Tuesday 14 July 2015

The Story Behind Tapioca

Tapioca. You might have tasted it before, but have you seen a tapioca plant before? Do you know that tapioca doesn’t grow like most fruits or vegetables? Instead, it is grown from the roots of a tapioca plant.

I was so glad to have the opportunity to follow my assigned lady, Tepuq Bulan, to visit her tapioca farm. To be honest, I had never seen a tapioca plant before until I visited Tepuq Bulan's farm.

Tapioca farm
Tapioca is best harvested when the plant is about 9-12 months grown. Because of this, it is planted annually.

We can identify the maturity of a tapioca plant by looking at its branches. If there are fruits on the tapioca plant, it means the tapioca is ready to be harvested. 

Tepuq Bulan harvesting tapioca using a hoe
Harvesting tapioca is a backbreaking job, especially for a 6-foot-tall guy like me. I had to bend down, continuously digging until I caught a glimpse of the tapioca. It was very challenging as you can't dig too fast or exert too much strength when digging, as you might damage the tapioca. Tepuq must have been watching with cold sweat while I was harvesting the tapioca, as she was worried I might destroy her hard work. Luckily, there was only a small cut on one of the tapioca roots.

“Be gentle” ”Do it softly” These were the words of advice Tepuq gave me before she left to collect tapioca leaves. By the time she had finished collecting one bag of tapioca leaves, I was still struggling to pull out tapioca from the same spot.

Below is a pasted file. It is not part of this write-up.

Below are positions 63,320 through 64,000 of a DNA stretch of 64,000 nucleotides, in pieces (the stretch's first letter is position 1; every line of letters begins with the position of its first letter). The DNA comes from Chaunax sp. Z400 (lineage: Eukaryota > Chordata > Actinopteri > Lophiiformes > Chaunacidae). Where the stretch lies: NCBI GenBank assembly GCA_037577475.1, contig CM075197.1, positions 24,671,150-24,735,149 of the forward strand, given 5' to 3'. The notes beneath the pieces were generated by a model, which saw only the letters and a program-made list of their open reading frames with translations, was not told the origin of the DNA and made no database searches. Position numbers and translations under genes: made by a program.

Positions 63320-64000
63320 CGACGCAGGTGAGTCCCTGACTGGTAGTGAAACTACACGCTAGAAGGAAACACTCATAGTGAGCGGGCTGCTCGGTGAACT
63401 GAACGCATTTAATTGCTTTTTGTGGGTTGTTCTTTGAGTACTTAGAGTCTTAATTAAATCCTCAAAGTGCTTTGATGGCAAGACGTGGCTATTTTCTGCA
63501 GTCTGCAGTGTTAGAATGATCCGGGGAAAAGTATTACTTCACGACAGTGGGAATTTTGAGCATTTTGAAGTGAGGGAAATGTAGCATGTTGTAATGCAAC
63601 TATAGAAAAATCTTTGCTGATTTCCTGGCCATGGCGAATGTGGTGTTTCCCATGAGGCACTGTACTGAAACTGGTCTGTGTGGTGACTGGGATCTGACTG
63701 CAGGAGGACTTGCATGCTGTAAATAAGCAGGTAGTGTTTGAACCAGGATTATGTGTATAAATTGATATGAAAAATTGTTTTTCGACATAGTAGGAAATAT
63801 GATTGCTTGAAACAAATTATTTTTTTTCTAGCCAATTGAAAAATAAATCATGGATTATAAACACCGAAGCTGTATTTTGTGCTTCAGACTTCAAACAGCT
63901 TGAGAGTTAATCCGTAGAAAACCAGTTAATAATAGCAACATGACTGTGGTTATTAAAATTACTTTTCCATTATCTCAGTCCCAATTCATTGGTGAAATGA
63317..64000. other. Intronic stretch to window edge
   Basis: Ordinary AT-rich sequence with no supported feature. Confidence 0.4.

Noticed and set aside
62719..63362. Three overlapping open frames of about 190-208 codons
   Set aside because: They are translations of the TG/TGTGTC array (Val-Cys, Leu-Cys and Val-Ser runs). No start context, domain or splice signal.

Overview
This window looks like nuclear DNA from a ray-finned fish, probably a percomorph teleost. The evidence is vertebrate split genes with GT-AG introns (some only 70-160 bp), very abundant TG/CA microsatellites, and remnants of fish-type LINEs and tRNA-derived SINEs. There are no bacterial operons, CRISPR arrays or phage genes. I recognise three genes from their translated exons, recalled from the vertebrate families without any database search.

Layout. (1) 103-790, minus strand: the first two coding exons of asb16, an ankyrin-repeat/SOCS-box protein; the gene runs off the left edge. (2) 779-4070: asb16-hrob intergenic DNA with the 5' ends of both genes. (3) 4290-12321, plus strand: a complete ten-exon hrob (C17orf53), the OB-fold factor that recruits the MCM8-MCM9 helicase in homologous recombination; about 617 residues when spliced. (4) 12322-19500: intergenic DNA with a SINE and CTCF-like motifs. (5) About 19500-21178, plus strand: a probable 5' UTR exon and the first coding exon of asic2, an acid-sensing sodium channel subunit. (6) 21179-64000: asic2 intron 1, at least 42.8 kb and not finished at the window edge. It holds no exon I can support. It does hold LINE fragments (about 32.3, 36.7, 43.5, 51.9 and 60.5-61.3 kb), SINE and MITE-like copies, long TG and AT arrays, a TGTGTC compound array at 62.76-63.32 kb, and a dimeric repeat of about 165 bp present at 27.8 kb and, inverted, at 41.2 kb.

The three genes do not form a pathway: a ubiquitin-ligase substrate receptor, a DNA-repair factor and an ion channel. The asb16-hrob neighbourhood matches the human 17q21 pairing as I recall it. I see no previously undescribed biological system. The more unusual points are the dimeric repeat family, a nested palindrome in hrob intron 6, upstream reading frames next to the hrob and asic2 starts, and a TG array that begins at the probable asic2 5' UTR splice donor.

After harvesting, the stem cutting method was applied to plant a new tapioca plant, where the end of a stem is sharpened before inserted into the soil with a depth not exceeding 6 cm. The stem was cut to about 15cm long for it to grow.

Fried tapioca cake
"It's just ordinary fried tapioca cake, there's nothing special about it" was my first impression of the dish pictured above. But after I experienced the process of harvesting and planting tapioca, I started to appreciate it as I realised so much blood, sweat and tears were involved in harvesting the tapioca that we take for granted. There are a lot of things that we do not understand until we have experienced them. During my time in primary school, my teachers always reminded us not to waste rice as every grain of rice came from the hard work of a farmer. Now, I clearly understand that we should feel grateful and appreciate everything that we have even if it's just a cup of water, because we are living lives far more fortunate than many others.  

Wai Leong

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